The Saga of the "Takeaway Rembrandt," History's (Second) Most Stolen Artwork

The Saga of the "Takeaway Rembrandt," History's (Second) Most Stolen Artwork
Detail of Rembrandt’s "Portrait of Jacob de Gheyn III" (1632)
(Courtesy Wikipaintings)

What is the most frequently stolen artwork in history? The answer is The Ghent Altarpiece by Jan van Eyck, stolen six times (seven, depending on who you ask).  The most frequently given incorrect answer (even the Guinness Book of World Records got this wrong) is in fact second runner-up for the dubious distinction of “most stolen artwork:” Rembrandt’s Portrait of Jacob de Gheyn III, which was lifted from London’s Dulwich Picture Gallery on four separate occasions. Here, in brief, is the story of the so-called “Takeaway Rembrandt.”

This is one half of a pair of pendant portraits by Rembrandt, painted in 1632. Jacob de Gheyn III (1596-1641) was an engraver from Utrecht, who was portrayed opposite his friend, Maurits Huygens, each in their own oil painting, but meant to be displayed as a pair.  The painting is particularly small (meaning portable), only 11.8 x 9.8 inches (29.9 x 24.9 cm) in size.


Just why this painting has been the object of four thefts is uncertain — nor is it clear whether more than one theft was undertaken by a single person or group. In fact, only the bare facts have been published about the thefts, but here they are.

Theft One: One of Nine

In 1966, a group of thieves broke into the Dulwich Picture Gallery during the night and stole nine paintings, including three Rembrandts and a Rubens drawing. The theft made headlines, launching the little-visited Gallery to fame, and the publicity may have spooked the criminals. The Rembrandts were, shortly thereafter, found by someone walking his dog on Streatham Common in London, abandoned under a bush. The rest of the stolen art was found under a bench in a nearby cemetery.

Theft Two: He Looks Like My Mother

The second theft sounds like the punch line to a joke. A visitor to the Picture Gallery stuffed the painting under his sweater and walked out of the museum with it. He was, however, quickly found — because he was bicycling around London’s South Circular with the painting seated in the basket of his bike. When arrested and asked why he took it, the man said that the painting reminded him of his mother.

Theft Three: Taxi Cab Recovery

In late August 1981, the portrait was stolen yet again, most likely slipped out under a coat or inside a bag. The public was never informed about who stole the work or how it was pulled off. The crime was only discovered some weeks after the painting had gone missing, and its recovery was kept equally murky. Police found the painting in a taxi with four men in it — depending on which source you refer to, some say that these men were arrested, while others say that some deal was made for the return of the painting via the taxi, and that the men were never charged.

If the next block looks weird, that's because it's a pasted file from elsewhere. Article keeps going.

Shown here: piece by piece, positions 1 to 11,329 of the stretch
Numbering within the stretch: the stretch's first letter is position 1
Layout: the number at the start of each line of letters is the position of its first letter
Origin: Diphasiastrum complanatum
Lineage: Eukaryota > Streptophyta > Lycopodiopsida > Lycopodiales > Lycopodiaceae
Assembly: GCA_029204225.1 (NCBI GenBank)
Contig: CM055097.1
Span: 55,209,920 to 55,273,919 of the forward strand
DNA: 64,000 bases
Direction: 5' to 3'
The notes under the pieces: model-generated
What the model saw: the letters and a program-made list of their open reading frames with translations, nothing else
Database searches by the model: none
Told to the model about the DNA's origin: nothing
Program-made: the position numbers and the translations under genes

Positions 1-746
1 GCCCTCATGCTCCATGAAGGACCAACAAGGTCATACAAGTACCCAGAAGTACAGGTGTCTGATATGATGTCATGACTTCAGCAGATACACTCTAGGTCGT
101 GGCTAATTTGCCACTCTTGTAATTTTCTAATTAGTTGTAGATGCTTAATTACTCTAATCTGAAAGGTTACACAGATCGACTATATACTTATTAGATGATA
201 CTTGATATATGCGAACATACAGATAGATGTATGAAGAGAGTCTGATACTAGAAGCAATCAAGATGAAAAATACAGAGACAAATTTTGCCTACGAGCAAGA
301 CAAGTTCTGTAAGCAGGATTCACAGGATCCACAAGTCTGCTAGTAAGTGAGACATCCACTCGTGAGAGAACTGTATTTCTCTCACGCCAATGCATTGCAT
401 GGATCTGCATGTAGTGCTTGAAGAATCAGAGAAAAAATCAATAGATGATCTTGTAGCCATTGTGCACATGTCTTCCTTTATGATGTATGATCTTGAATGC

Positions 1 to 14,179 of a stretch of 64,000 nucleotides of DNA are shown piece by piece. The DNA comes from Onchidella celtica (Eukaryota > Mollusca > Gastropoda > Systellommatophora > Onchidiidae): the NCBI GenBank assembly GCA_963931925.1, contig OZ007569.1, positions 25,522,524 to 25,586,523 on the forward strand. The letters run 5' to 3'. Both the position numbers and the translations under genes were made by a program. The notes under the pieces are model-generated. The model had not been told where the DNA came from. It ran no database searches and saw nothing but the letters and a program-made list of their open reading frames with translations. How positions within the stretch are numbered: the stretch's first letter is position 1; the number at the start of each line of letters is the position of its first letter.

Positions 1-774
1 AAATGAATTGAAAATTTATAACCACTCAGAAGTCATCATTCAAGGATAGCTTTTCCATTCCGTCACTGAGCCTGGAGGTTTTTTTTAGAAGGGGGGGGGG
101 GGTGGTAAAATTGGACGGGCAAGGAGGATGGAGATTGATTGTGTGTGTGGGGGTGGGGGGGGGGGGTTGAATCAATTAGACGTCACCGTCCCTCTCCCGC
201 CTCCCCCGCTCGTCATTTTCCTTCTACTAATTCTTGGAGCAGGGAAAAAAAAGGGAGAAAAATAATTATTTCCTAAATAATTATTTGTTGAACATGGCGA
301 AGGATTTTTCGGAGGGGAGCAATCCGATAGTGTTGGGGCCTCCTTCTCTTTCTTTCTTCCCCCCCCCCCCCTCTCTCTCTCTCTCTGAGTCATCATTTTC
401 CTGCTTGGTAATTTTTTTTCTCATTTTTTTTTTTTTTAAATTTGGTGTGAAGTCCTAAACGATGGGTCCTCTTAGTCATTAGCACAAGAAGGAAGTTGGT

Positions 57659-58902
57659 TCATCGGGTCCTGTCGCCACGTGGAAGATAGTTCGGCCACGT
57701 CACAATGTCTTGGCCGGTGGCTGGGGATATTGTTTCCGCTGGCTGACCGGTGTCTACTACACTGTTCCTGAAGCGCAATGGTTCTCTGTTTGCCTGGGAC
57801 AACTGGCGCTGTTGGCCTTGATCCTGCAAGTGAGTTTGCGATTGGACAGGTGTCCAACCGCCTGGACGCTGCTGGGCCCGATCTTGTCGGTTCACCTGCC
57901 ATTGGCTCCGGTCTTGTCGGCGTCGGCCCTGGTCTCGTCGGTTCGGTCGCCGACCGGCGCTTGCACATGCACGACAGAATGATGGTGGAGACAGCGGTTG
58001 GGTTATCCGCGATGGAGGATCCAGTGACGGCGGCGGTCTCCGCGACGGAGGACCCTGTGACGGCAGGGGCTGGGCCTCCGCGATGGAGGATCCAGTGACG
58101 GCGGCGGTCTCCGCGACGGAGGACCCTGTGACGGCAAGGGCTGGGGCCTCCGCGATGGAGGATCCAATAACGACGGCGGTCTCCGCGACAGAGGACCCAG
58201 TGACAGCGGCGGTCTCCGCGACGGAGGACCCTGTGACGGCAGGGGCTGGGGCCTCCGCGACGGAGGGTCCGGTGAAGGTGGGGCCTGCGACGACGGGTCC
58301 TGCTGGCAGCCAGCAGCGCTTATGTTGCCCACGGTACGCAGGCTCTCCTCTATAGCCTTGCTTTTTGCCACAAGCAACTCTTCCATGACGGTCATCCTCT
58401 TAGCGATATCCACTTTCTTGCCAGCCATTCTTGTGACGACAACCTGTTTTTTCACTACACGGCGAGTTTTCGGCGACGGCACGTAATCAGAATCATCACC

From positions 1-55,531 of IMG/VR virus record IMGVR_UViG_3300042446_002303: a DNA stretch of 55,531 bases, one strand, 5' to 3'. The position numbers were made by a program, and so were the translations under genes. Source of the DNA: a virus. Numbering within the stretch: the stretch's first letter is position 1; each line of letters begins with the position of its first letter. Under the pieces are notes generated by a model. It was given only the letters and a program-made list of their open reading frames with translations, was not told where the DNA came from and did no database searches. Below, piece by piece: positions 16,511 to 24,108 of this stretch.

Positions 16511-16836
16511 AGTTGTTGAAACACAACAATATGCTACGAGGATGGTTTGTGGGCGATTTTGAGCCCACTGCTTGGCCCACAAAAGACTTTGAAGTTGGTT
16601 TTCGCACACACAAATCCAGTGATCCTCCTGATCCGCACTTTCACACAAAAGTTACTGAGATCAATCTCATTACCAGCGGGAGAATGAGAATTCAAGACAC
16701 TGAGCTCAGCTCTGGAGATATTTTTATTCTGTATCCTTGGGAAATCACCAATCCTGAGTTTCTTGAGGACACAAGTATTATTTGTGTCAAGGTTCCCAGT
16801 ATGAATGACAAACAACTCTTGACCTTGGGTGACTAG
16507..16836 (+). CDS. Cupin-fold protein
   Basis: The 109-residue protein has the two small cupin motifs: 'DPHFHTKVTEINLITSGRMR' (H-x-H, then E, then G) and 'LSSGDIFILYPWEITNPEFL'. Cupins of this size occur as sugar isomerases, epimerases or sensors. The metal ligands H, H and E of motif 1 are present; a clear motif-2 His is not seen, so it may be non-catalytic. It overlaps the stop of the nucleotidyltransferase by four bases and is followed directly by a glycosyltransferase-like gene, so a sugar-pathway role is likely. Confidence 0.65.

Theft Four: Skylight Heist

The most cinematic of the thefts took place after hours in 1983. A skylight at the museum was smashed, a la Mission: Impossible, and thieves entered the museum vertically, by shimmying down a rope.  The alarm was triggered as soon as the skylight broke, and the police arrived in three minutes, but the thieves had already escaped. It might be surprising that this is not the only art-theft-by-skylight: Art was stolen from Colnaghi Gallery in Manhattan and the Montreal Museum of Art through this dramatic method of entry. The motive for the theft is unknown, as is the reason for its recovery. On October 8, 1986, police received an anonymous tip that the painting could be found in the left luggage section of a rail station by the British military barracks in Munster, Germany.

It’s no small distinction to be remembered as the second-most-frequently-stolen artwork in history — still, credit must still go to The Ghent Altarpiece for claiming first place. The Guinness folks have been informed of the error in their records. Van Eyck’s “Takeaway Altarpiece” will soon get the dubious distinction it deserves.

Dr. Noah Charney is a bestselling author and professor of art history specializing in art crime. His book, Stealing the Mystic Lamb: the True Story of the World’s Most Famous Painting tells the story of the many thefts of The Ghent Altarpiece. He teaches the history of art crime on the ARCA Postgraduate Certificate Program in Art Crime and Cultural Heritage Protection.